Have Questions?: Contact Brent D. Hales, Ph.D., EDA Center Director at (w) 612-626-8256; (c) 601-467-1280 or email at firstname.lastname@example.org.
You may also contact Kevin Cooper, EDA Center Associate Director at 218-281-8187 or email at email@example.com.
–Rural America at a Glance, 2013 Edition. Since 2011, net job growth in nonmetro areas has been near zero while metro employment has grown 1.4 percent annually. Meanwhile, the first recorded period of nonmetro population loss occurred between 2010 and 2012.
– Rural Veterans at a Glance. Veterans possess education and skill levels that position them to contribute economically to rural communities. ERS presents a social and demographic profile of veterans residing in rural areas.
–The LISC Institute for Comprehensive Community Development has launched a “How to Do It” section on its website. If you need to prepare a Request for Proposals for a new quality-of-life plan, or develop strategies for integrating community safety into your neighborhood development plan, or you could use some tips on how to design and benefit from a good evaluation process, the site has information to share so you don’t have to start from scratch. Visit the website here.
–A new joint report by PolicyLink and The Food Trust, “Access to Healthy Food and Why It Matters: A Review of the Research” emphasizes that access to healthy food is the foundation necessary for good health. The report shows that without grocery stores and other fresh food retailers, communities are also missing the commercial vitality that makes neighborhoods livable and helps local economies thrive. Read the report here.
–The National Rural Funders Collaborative has published “Race, Poverty, and Transforming Rural Economies: Lessons Learned after Ten Years of Collaboration” which includes a discussion guide. Download a .pdf of the report here.
–Demos and Northwest Area Foundation have released a report titled, “Running in Place: Where the Middle Class and Poor Meet”. From the report: “Millions are working hard to move forward, or just to make ends meet, and getting nowhere. Anyone who wishes to address poverty and strengthen economic opportunity needs to connect the dots between the needs of the working poor and those of the middle class.” Download a copy of the report here.
–An article in Shelterforce Magazine “Lighting a Spark Between Energy Advocates and Community Development” makes the case for finding ways to effectively use utility company-sponsored green retrofit programs to help fund energy-related capital improvements. Read the article here.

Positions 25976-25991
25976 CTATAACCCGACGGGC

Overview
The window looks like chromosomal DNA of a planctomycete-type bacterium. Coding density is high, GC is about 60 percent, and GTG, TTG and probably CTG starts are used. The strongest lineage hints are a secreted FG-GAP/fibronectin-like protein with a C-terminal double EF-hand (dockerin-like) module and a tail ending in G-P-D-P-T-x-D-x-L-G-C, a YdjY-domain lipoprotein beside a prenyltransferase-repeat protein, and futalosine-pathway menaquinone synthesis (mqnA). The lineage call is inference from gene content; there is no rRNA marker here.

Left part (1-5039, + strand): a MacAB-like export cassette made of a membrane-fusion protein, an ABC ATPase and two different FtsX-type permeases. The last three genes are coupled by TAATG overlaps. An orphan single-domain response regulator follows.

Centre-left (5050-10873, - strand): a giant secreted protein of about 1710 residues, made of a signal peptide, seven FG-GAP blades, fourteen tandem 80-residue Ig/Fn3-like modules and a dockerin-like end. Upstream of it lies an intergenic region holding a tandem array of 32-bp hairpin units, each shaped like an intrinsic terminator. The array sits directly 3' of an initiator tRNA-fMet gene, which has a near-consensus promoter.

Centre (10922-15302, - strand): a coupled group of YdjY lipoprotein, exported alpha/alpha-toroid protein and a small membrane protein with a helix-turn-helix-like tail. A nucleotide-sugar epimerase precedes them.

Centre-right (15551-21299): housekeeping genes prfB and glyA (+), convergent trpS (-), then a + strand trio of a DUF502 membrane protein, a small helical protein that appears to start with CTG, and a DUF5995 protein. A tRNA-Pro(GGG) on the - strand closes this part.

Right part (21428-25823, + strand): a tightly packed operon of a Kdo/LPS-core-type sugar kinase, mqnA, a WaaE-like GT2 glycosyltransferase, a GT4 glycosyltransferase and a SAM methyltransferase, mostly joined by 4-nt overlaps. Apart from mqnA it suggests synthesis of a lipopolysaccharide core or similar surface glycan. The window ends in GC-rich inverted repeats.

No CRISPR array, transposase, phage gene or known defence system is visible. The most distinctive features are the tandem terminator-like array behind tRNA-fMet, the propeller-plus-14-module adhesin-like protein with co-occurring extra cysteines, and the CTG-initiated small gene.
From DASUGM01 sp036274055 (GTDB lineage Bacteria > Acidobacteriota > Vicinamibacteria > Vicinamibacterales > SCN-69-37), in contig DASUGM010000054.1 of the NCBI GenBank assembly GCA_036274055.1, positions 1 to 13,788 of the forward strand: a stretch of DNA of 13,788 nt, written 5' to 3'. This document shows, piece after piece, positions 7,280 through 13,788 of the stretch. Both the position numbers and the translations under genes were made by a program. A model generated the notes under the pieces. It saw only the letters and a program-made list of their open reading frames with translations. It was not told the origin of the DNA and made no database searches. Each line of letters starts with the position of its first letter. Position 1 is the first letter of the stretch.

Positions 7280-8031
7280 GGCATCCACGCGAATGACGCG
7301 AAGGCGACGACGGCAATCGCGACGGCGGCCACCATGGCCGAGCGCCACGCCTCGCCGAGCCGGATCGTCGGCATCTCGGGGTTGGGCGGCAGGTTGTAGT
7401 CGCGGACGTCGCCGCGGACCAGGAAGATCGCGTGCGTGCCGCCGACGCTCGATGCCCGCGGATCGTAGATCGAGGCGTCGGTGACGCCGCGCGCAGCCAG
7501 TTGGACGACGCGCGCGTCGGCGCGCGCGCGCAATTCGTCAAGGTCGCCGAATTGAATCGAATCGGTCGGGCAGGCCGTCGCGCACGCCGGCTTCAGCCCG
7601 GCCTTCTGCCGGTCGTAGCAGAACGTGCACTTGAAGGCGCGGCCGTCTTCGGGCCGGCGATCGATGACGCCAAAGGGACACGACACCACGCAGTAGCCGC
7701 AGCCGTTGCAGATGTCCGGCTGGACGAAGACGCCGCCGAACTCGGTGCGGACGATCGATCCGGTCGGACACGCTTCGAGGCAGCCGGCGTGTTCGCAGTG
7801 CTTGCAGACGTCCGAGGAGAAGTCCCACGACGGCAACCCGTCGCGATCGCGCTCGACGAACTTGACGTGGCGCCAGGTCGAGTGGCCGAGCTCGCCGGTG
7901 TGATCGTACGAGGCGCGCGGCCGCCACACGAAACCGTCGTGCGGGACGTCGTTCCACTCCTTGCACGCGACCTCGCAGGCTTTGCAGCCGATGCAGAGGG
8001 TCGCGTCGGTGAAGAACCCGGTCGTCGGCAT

–HUD announced the 2014 “Difficult to Develop Areas” (DDAs) for the purpose of the Low-Income Housing Tax Credit program (LIHTC). A DDA, as designated by HUD, is an area that has high construction, land, and utility costs relative to the area median gross income. A LIHTC project in a qualified DDA is eligible to receive up to a 30 percent higher LIHTC allocation in order to make the building financially feasible. Read the Federal Register notice here.
–Housing Assistance Council has published “Housing Conditions for Rural Farmworkers” that documents the working conditions and low wages that hinder farm workers ability to access affordable and quality housing. Click here to download the report.
–In the Washington Post’s Wonkblog, a post titled “The Real Loser of the Recession is Rural America” revealed that the USDA’s annual survey of rural America shows that non-metropolitan areas experienced their first recorded period of population loss, and a decline in the labor force participation rate pushed unemployment down slightly. Get USDA’s survey results here. Read the Washington Post piece here.
– Final Report from the 2013 National Rural Assembly. The National Rural Assembly is a network of more than 500 organizations and individuals across the United States working collaboratively to build a stronger, more resilient rural America. The report provides a good snapshot of the current state of rural America. MORE
–Emerging Energy Industries and Rural Growth. Production of wind power, corn-based ethanol, and unconventionally extracted natural gas more than doubled overall from 2000 to 2010. USDA ERS looks at the contribution these emerging-energy industries have made to local economies.
–Finding Homes for Rural Foster Children Rural America needs foster and adoptive homes in each community, with families trained, licensed and ready to care for the town’s own children if the need ever arises.
–Rural Economic Development Resource Directory is provided by the Office of the Comptroller of the Currency. This directory provides descriptions and contact information for a number of organizations and Web sites that can provide resources to banks interested in lending, investing, or providing retail financial services in rural communities. These activities are organized under following:
- Commercial Lending
- Community Revitalization
- Farm Service Agency
- General Information
- Public Facilities Lending
- Rural Development Farm Loan Programs
- Rural Housing